Vincent Katz > Review: Lester Johnson at Edward Thorp Art in America

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Lester Johnson at Edward Thorp

    An interesting juxtaposition defined this exhibition of the 75-year-old painter. Large-scale oil paintings from the 1960s, when the artist worked in a studio on the Bowery, were set off by a very recent series of watercolors and one oil painting, done outdoors in Nice and Cannes. The contrast in locales couldn't be greater; nor could the contrast in the work. The oils are dark, claustrophobic, condensed depictions of figures. They are usually painted thickly in black or very dark tones, with lots of scratching and heavy impasto. The watercolors are light, airy, fresh and open, with vistas extending into the distance; they are also small and delicate.

    Nighttime (1962) shows an Art Brut vitality and also an African influence: an impenetrable idol-like image stares out, nostrils flairing. The work has the feeling of an archeological artifact. The subjects of Two Men, Tall (1967) have more expression: with their lined eyes and scowls, their large crania and naked bodies, they look like thugs or skinheads. The extreme cropping makes these works from the '60s seem larger than they are.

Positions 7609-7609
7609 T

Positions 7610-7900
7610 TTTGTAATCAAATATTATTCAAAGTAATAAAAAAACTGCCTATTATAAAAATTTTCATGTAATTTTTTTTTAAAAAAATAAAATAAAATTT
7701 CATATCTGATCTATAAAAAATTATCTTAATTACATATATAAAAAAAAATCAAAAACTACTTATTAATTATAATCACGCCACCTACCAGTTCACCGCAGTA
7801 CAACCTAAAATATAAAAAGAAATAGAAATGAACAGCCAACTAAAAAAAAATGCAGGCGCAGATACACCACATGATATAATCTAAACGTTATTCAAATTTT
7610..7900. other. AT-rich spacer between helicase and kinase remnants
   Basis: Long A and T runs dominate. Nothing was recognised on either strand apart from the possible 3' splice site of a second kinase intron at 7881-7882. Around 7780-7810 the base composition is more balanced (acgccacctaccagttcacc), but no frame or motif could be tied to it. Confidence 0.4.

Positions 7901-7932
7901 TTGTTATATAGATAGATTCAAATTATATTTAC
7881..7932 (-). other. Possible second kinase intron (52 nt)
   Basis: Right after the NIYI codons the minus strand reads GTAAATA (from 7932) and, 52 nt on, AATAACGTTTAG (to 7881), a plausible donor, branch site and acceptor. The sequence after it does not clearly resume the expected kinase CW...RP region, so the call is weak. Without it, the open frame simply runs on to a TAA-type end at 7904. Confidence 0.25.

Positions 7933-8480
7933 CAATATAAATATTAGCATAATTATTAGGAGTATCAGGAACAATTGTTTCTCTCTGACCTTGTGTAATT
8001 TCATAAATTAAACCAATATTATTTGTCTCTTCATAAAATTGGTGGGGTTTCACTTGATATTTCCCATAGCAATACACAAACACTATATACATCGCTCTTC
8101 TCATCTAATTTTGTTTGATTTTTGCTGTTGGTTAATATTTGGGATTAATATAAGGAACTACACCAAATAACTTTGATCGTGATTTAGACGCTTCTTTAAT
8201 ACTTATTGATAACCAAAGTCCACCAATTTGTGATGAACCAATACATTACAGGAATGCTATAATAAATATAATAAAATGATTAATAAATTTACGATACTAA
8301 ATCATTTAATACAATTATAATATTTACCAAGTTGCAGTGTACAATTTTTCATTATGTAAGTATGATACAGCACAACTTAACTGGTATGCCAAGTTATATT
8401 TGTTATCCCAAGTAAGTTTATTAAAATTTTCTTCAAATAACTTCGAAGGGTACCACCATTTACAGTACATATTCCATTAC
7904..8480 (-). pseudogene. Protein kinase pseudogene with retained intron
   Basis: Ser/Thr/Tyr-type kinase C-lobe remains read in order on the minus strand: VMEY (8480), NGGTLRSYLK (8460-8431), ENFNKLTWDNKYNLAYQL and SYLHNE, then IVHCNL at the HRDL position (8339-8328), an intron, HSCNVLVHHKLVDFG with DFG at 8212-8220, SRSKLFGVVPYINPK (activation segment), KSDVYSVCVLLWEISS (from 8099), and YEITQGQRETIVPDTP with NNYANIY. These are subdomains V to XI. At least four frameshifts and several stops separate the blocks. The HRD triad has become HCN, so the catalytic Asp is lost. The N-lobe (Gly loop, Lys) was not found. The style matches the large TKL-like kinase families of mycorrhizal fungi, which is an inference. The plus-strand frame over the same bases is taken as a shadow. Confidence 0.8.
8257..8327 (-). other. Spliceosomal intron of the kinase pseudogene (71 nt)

For those already familiar with Johnson's output, the recent work is the most exciting. We see the artist breaking into really new territory, attitude and technique. Parc Messina (Nice) #4 (1992), an oil, exhibits lightly applied textures; canvas and ground are allowed to show through. Color relationships are also explored - the dress of the central female figure has five or six varieties of blue and purple, and her hair runs a similar gamut in reddish brown. The figures are the most effective spatial elements here; sky, earth and little hopping birds lose their depth somewhat.

    The watercolors have interesting variations of hard edge and diffusion techniques. Johnson uses the white space of the paper to create an airy effect of beaches and moisture. Untitled (Cannes, February) (1993) features successful plotting of a large foreground figure reading a magazine, with highlights in oil; head and feet touch the frame. Dissolving figures stand in the background. Another watercolor (with an identical title) depicts the same reader, now slightly further back, though still in the foreground. The background figures are walking. Sharp tree-shapes stay in one's mind.

   -Vincent Katz